In this role he advises the President, the Secretary of Commerce, and the Administration about intellectual property matters. As Deputy Director of the USPTO, he administers the laws of granting patents and trademarks, and the day-to-day management of the $1.8 billion agency and its more than 9,500 employees.

As a leader in intellectual property (IP) policy, Mr. Doll helps develop and articulate Administration positions on all patent, copyright, and trademark issues, both domestic and foreign. He also promotes strong IP policy globally, including strategies to thwart the theft of U.S. IP around the world. As an agency leader, Mr. Doll implements policies and initiatives that provide innovators with quality and timely patent and trademark examinations. He also provides strategic leadership to employees to help them achieve organizational excellence.

I feel almost sick to my stomach.  Dudas sticking around for another 12 months would have been better than John Doll taking over at the Patent Office. 

It probably comes as no surprise to anyone to learn that I am not exactly in tight with the Obama transition team, but I know there are patent attorneys out there who are close to the Obama transition team.  Regardless of whatever your political preference we all should be able to agree that the Patent Office needs help and waiting 12 months is not an option.  If you have any ability to get word to the Obama transition team take this opportunity to let them know that the appointment of a competent Undersecretary of Commerce for Intellectual Property is not an appointment that can wait.  Change is needed in the worst way and before it is to late.


About the Author

Eugene R. Quinn, Jr.
President & Founder of IPWatchdog, Inc.
US Patent Attorney (Reg. No. 44,294)

B.S. in Electrical Engineering, Rutgers University
J.D., Franklin Pierce Law Center
L.L.M. in Intellectual Property, Franklin Pierce Law Center
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Gene is a US Patent Attorney, Law Professor and the founder of IPWatchdog.com. He teaches patent bar review courses and is a member of the Board of Directors of the United Inventors Association. Gene has been quoted in the Wall Street Journal, the New York Times, the LA Times, CNN Money and various other newspapers and magazines worldwide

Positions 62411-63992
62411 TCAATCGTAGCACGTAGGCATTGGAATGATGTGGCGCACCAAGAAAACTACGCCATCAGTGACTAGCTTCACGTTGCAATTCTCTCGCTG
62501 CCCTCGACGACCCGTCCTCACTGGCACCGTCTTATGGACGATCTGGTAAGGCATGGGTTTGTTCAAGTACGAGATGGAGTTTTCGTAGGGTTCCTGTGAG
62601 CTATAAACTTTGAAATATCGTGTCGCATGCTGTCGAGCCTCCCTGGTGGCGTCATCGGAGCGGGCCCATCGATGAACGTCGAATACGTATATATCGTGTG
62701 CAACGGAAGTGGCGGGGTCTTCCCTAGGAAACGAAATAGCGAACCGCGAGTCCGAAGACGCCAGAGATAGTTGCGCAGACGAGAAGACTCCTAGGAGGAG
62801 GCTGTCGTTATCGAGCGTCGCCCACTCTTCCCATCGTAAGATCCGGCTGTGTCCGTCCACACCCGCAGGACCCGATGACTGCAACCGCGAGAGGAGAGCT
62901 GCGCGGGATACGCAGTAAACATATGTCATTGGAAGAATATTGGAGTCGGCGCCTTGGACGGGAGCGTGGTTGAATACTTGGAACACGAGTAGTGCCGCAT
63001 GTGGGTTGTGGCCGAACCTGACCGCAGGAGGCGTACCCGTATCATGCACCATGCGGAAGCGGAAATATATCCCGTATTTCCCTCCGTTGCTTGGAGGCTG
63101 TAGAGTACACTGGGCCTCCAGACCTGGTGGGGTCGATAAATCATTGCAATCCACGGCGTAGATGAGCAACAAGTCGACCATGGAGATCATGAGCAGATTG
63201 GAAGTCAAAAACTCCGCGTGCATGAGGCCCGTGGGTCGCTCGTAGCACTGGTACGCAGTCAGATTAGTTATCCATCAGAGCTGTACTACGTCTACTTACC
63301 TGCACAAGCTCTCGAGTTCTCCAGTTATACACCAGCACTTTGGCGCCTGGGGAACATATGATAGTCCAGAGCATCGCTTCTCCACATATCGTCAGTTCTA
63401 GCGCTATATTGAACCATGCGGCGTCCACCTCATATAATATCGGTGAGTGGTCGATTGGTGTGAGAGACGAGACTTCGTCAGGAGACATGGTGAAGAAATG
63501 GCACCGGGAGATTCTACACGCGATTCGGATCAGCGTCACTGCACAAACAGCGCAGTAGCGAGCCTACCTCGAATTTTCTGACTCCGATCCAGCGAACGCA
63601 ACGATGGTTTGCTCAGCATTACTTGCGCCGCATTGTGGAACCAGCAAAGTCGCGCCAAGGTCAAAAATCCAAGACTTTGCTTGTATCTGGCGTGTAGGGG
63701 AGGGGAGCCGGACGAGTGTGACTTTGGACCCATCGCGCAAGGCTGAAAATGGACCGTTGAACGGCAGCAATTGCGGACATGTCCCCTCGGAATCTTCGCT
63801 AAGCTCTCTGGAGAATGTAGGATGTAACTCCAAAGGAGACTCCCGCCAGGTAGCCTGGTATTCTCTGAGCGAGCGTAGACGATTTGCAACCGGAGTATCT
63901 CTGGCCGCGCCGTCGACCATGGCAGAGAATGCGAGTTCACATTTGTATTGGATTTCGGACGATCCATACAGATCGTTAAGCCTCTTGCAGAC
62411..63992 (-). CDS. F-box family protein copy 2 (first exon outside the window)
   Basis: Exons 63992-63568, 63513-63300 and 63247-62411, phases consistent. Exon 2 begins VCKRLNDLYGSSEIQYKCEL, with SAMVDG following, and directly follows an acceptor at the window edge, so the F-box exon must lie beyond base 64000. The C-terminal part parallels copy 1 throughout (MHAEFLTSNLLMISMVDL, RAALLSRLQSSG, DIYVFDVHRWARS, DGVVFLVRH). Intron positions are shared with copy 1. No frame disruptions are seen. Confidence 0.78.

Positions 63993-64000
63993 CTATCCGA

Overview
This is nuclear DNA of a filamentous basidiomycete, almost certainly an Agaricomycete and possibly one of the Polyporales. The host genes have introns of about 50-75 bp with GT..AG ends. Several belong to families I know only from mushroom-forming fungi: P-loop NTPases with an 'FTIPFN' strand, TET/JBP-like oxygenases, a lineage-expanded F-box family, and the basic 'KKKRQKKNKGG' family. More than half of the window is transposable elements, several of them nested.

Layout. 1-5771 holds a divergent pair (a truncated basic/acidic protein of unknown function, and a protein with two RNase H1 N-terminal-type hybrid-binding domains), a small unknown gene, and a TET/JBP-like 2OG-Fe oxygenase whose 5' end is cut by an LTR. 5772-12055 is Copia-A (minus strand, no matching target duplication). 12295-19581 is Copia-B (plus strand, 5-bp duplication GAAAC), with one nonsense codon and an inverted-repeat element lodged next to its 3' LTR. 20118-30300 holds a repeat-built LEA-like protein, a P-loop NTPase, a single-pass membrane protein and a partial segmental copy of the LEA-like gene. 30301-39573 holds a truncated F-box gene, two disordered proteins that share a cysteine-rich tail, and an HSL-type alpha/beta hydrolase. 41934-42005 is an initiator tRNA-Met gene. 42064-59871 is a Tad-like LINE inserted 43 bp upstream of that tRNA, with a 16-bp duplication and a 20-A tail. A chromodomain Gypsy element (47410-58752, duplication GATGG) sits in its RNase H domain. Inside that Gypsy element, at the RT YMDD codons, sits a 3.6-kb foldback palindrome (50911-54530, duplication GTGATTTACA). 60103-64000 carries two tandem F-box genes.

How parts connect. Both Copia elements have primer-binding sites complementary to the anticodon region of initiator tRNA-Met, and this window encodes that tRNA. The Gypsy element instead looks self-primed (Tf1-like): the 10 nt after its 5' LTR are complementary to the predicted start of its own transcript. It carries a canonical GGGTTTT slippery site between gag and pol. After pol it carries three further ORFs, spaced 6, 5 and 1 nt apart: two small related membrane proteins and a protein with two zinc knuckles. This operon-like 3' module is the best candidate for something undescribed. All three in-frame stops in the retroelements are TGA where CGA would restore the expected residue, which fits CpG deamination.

The Author

Gene Quinn

Gene Quinn is a Patent Attorney and Editor and President & CEO ofIPWatchdog, Inc.. Gene founded IPWatchdog.com in 1999. Gene is also a principal lecturer in the PLI Patent Bar Review Course and Of Counsel to the law firm of Berenato & White, LLC. Gene’s specialty is in the area of strategic patent consulting, patent application drafting and patent prosecution. He consults with attorneys facing peculiar procedural issues at the Patent Office, advises investors and executives on patent law changes and pending litigation matters, and works with start-up businesses throughout the United States and around the world, primarily dealing with software and computer related innovations. is admitted to practice law in New Hampshire, is a Registered Patent Attorney and is also admitted to practice before the United States Court of Appeals for the Federal Circuit. CLICK HERE to send Gene a message.

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Discuss this

There are currently 2 Comments comments.

  1. anonymous January 23, 2009 4:13 pm

    True, true, all the rumors are true:

    http://www.nipra.org/uspto2.jpg

  2. Leslie Peralta January 29, 2009 9:30 pm

    You could not be more correct. And this is a man who hates all things business methods. He is a dinosaur, caused the Bilski controversy, and if he had his way would “overturn” State Street today. He is entirely unqualified to lead that office. We need a modern thinking individual who observes the patentability of novel physical articles and discoveries, but on balance — and in this electronic commerce age — lives and thinks in the 21st century as well. He is also no lawyer, understands nothing about what the Congress intended as to the full spectrum of all things patentable, and should cease immediately attempting to discourage and harm business method patents. His bias in that respect, and toward the scientific invention only, is palpable, and accordingly renders him, again, entirely unfit for the position.